Alternative and Other Remedies
Ever since my sister-in-law Lisa told me that selenium might help me keep my hair through chemotherapy, I have been exploring some alternatives to conventional medicine for dealing with the side-effects of cancer treatment.
I took the selenium before chemotherapy started and for several months after stopping chemotherapy. Then I switched from selenium supplements to biotin. I still take the biotin daily. I never lost enough hair to warrant shaving my head. Moreover, I did not lose all that much hair until after chemotherapy had been over for several months. My hair came back pretty well, too. I have been getting it cut every month for about a year. I still don’t have much hair on my arms and legs and what is there is baby fine and snowy white, but the hair on my head is thicker, wavy (rather than as straight as it was before treatment), darker, and less gray than it was before. I have more and darker eyebrows and longer eyelashes.
My doctor advised me not to take probiotics during chemotherapy because they are bacteria and chemotherapy lowers immunity to infection. She felt that the probiotics could cause problems but had no problems with yogurt. About a month after I finished chemotherapy, I started drinking kefir. Then I added probiotics. I stopped that after a month.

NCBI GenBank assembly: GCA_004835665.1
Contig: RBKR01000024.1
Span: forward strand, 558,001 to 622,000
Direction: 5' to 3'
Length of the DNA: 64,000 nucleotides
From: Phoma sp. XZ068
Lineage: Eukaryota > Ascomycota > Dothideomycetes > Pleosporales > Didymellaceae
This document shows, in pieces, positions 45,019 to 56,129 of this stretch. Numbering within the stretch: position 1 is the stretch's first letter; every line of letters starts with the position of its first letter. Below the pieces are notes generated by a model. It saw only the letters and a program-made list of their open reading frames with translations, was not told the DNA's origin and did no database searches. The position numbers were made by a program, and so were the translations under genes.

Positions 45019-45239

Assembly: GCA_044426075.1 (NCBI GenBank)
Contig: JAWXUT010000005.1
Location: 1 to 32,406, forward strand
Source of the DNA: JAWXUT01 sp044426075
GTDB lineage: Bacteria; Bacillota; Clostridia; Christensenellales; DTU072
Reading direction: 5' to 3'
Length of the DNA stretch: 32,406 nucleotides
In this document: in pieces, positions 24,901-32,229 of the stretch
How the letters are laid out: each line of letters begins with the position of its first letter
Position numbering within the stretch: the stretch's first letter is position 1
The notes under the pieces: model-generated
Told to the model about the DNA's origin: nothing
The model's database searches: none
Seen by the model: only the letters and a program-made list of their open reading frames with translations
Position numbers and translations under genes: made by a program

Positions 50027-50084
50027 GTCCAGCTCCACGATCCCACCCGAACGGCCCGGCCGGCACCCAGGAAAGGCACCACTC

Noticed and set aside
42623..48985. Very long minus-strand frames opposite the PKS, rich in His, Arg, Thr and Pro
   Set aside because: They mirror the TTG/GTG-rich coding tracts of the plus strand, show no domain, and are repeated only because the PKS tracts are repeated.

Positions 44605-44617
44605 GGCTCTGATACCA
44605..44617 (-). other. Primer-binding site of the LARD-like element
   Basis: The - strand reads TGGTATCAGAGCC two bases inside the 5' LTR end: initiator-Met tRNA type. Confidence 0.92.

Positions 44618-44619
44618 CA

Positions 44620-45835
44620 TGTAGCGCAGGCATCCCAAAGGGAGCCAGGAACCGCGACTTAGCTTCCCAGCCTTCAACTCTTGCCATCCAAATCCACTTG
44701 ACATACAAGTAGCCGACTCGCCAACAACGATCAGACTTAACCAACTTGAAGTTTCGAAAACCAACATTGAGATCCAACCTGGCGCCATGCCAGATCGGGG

I drank two gallon jugs of aloe vera juice mixed with other juices during chemotherapy and radiation. The taste? Blah. But I have read this is good for easing bowel problems and is anti-inflammatory. It did not hurt and my doctor had no objection to it.
It took quite a few months before my bowel, which was treated with radiation, was up to the challenge of meat, vegetables, and nuts. I still go easy on nuts, but I can tell that there has been healing. Dominique brought me aloe vera juice to drink during chemotherapy. I mixed it with apple juice and spearmint tea. I don’t know if it helped, but it did not hurt. I never threw up once during chemotherapy.
I drank ginger ale during chemotherapy if I longed for something fizzy. I also overcame my distaste for it and drank Gatorade and Pedialyte when going through chemotherapy. I tried a ginger tea, but could not tolerate the taste of it. I found spearmint tea much better than that. I drank it hot and cold every day.
My tongue looked terrible for nearly a year. It had yellow marks on the sides and was very sensitive to the touch. The probiotics seemed to help, but I finally tried acidophilus and at last saw those marks disappear.